As PAs, you can play a role in veteran suicide prevention. PAs and other healthcare providers are highly likely to see veteran patients who may be at risk of suicide. Successful intervention depends on a provider’s ability to identify the warning signs and make sure that the patient receives immediate care. Most people who commit suicide signal their intention to do so before ending their lives, and they often display these signals to their providers.
The U.S. Department of Veterans Affairs lists several warning signs:
- Hopelessness—feeling like there’s no way out
- Anxiety—agitation, sleeplessness or mood swings
- Feeling like there is no reason to live
- Rage or anger
- Engaging in risky activities without thinking
- Increasing alcohol or drug abuse
- Withdrawing from family and friends
The following signs require immediate attention:
- Thoughts of hurting or killing oneself
- Looking for ways to carry out suicide
- Talking about death, dying or suicide
- Self-destructive behavior such as drug abuse, weapons, etc.
How to communicate to your patient:
- Ask – If someone is thinking of suicide.
- Care – Listen, offer hope, and don’t judge.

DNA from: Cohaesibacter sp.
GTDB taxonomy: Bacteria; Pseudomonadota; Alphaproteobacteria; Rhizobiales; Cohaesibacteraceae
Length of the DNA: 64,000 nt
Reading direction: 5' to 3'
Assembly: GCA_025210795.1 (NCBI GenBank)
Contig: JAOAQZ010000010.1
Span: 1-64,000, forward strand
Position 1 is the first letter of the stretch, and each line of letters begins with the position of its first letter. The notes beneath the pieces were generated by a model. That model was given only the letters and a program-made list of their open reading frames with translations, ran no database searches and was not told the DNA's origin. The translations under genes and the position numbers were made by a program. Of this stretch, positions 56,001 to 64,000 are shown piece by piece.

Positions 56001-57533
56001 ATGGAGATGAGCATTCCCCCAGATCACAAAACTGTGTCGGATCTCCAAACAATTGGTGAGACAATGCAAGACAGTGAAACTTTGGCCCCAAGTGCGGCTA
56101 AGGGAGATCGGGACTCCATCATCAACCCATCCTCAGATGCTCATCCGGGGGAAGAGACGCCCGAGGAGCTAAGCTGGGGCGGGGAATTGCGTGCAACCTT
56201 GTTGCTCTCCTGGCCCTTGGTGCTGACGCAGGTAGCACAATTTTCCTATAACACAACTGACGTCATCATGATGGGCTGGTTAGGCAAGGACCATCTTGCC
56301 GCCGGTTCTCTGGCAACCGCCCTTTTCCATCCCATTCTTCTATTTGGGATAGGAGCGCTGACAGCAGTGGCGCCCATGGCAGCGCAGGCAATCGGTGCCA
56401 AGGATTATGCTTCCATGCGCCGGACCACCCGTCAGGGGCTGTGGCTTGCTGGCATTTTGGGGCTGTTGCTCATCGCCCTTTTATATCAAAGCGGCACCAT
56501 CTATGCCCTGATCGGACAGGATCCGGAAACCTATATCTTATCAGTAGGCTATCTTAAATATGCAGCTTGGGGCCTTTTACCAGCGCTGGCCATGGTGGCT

- Escort – Take action, don’t leave the person alone, and escort them to assistance.
If you believe a patient is in danger of committing suicide or has made a suicide attempt:
- Don’t leave the person alone.
- Call 911 or your local emergency number right away. Or, if you think you can do so safely, take the person to the nearest hospital emergency room.
- Try to find out if the person is under the influence of alcohol or drugs or may have taken an overdose.
- Tell the patient’s family member or friend right away.
- Suicide Prevention Resource Center
- National Suicide Prevention Lifeline
- AboutFace (PTSD awareness)
- Give an Hour (free mental health services to Iraq and Afghanistan vets)
- Real Warriors Campaign (recovery program for veterans and families)
- After Deployment wellness resources
- Signs of Suicide military program
- Tragedy Assistance Program for Survivor